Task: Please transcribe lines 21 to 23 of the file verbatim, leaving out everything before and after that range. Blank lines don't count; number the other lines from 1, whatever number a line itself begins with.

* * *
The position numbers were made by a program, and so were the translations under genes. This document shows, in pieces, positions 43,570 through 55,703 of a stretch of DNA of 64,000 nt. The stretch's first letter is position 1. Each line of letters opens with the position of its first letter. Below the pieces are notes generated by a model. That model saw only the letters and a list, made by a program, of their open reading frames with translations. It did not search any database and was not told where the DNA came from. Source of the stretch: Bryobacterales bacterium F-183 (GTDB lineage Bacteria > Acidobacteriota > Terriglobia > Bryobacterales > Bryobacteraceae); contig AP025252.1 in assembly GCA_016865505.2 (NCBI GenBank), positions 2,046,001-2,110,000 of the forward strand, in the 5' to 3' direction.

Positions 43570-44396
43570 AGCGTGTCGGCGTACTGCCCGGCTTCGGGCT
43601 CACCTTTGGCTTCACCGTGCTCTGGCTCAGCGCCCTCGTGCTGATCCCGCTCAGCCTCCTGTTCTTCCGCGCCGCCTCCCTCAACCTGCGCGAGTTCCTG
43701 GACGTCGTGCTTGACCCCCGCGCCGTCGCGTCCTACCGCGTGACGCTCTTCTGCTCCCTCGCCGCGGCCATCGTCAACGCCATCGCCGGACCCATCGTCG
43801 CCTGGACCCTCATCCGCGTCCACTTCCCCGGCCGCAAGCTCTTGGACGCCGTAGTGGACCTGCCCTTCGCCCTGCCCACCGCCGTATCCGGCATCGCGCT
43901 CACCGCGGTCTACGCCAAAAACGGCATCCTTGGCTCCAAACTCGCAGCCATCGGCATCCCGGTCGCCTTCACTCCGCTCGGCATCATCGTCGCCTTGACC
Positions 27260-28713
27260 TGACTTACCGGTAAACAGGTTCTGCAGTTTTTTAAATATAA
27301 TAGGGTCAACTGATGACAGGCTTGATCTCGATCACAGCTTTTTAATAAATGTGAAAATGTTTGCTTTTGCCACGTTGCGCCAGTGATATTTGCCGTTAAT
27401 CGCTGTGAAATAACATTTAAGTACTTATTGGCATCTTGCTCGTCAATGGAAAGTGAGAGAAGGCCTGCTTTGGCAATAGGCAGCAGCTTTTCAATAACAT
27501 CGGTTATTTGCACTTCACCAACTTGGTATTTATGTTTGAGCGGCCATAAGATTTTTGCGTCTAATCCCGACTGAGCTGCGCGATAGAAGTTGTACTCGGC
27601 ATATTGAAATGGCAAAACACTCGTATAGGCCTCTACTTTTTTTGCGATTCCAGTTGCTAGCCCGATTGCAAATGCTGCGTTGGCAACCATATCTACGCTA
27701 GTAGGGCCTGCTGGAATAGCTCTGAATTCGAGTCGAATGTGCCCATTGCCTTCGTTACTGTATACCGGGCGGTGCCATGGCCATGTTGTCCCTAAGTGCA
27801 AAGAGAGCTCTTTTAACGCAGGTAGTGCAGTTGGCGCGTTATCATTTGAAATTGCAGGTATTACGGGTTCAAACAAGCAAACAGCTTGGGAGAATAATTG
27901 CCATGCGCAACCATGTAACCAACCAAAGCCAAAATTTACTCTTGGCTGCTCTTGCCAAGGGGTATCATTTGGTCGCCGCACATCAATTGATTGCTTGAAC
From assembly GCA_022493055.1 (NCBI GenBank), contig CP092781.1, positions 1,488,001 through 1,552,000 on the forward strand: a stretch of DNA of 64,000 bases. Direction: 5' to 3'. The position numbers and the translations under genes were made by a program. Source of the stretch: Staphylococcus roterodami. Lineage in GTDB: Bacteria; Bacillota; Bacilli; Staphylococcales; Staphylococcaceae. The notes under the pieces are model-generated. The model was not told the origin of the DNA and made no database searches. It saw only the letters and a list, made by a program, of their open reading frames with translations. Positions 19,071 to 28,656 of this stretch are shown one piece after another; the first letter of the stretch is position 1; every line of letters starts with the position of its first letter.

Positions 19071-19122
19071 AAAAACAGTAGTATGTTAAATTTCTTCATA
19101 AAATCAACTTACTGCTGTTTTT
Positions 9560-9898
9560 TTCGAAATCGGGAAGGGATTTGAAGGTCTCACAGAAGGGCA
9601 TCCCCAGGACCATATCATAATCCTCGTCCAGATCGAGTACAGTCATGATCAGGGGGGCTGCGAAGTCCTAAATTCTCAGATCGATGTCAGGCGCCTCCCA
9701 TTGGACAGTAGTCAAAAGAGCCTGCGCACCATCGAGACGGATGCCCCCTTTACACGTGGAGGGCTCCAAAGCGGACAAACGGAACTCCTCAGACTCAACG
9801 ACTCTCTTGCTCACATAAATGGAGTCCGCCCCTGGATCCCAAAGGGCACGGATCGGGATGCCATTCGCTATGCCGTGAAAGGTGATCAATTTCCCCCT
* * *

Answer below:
Positions 9560-9898
9560 TTCGAAATCGGGAAGGGATTTGAAGGTCTCACAGAAGGGCA
9601 TCCCCAGGACCATATCATAATCCTCGTCCAGATCGAGTACAGTCATGATCAGGGGGGCTGCGAAGTCCTAAATTCTCAGATCGATGTCAGGCGCCTCCCA